Valentine’s Day is a great opportunity to show the people in your life love, care and what they mean to you. Unfortunately, the excitement and romance of it all can have a bad side. If you or a loved one is looking for love online or experiencing domestic violence, know how to stay safe from the ways love can go wrong.
Watch Out for Romance Scams
If you’re looking to meet someone on social networking or dating sites, chances are a romance scammer is looking to meet you too. Dating scammers create fake profiles, often with elaborate back stories, and develop a relationship to build trust. Ultimately, their goal is to get your personal and financial information, and use it to access your devices or commit fraud. To avoid losing money to a romance scammer:
- Never send money or gifts to someone you have not met in person.
- Look out for red flags like similar stories used in other scams or requests for gift card payments.
- Learn about general online safety to prevent cyberhacking and identify tactics internet criminals use.
- Do a reverse image search of the person’s profile picture. See if it’s associated with a different name or unfamiliar details.
- If you’re up against a romance scammer, report it to the Federal Trade Commission at ReportFraud.ftc.gov. You can also file a complaint with the FBI’s Internet Crime Complaint Center at IC3.gov.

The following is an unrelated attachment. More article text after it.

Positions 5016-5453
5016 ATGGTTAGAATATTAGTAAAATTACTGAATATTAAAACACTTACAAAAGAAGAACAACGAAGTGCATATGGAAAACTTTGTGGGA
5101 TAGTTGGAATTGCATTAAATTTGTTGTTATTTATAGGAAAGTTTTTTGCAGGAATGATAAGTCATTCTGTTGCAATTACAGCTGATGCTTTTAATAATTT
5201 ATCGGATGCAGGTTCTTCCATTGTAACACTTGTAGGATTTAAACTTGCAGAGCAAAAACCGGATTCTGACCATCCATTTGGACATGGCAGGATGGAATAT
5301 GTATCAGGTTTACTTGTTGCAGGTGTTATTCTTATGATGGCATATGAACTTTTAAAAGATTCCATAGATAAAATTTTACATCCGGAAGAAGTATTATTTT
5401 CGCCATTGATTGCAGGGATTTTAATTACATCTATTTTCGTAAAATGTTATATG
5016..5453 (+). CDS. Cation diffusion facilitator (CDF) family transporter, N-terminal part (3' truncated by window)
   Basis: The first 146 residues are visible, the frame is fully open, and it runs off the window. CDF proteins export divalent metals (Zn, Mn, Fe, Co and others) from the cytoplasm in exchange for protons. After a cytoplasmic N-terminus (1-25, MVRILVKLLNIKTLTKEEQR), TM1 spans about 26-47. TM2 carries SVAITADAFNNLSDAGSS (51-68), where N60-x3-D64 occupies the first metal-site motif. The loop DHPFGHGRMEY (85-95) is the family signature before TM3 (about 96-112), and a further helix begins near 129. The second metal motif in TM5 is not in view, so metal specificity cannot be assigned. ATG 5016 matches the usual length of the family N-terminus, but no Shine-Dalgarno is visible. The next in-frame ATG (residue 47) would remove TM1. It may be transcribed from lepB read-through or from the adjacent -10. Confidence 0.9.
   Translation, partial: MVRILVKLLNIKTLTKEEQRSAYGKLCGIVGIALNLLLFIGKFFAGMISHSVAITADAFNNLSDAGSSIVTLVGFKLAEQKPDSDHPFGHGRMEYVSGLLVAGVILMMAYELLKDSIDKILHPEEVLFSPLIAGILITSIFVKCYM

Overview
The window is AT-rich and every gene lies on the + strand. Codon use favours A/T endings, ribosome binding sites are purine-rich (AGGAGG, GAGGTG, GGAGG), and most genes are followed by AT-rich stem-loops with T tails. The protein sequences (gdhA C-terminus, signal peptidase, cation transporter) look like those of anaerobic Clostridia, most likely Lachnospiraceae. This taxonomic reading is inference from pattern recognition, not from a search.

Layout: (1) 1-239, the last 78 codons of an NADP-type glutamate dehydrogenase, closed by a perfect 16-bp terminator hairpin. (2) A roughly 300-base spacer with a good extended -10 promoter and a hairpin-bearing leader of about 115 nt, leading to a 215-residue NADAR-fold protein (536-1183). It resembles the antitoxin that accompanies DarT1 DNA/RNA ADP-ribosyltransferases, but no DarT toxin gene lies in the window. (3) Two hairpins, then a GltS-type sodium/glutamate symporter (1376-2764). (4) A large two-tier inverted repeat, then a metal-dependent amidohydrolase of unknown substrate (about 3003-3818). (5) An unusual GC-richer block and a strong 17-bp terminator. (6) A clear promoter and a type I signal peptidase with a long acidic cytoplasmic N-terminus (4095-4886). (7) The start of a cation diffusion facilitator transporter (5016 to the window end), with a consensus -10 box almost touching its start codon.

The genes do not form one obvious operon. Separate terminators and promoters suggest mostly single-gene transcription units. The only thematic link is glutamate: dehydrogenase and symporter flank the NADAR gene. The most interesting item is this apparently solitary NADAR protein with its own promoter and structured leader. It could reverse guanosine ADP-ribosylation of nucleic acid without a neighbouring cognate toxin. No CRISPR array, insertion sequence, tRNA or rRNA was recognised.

Recognize and Get Support for Domestic Violence
Living through domestic violence can be isolating, confusing and leave you in a state of hopelessness. Know your options to evaluate what you’re experiencing and take action to leave a dangerous situation:
- Understand the signs of domestic violence. It’s common for a partner to convince you it’s your fault or you’re not really experiencing abuse. Use this list from WomensHealth.gov to learn the signs and better recognize your situation. No matter what you experience, abuse is not okay.
- Learn what steps you can take to do what’s best for you and your loved ones. Begin creating a safety plan that works for your timeline. Reach out to experts for non-judgemental and anonymous support, 24 hours a day, 7 days a week from the National Domestic Violence Hotline at 1-800-799-7233. If you are in immediate danger and need help, call 911.
No matter what trouble you’re experiencing, the government has programs and services that can help you and your family. Let USAGov be your guide at USA.gov. Subscribe to official emails. For quick and timely updates, follow @USAGov on Facebook, Instagram and Twitter.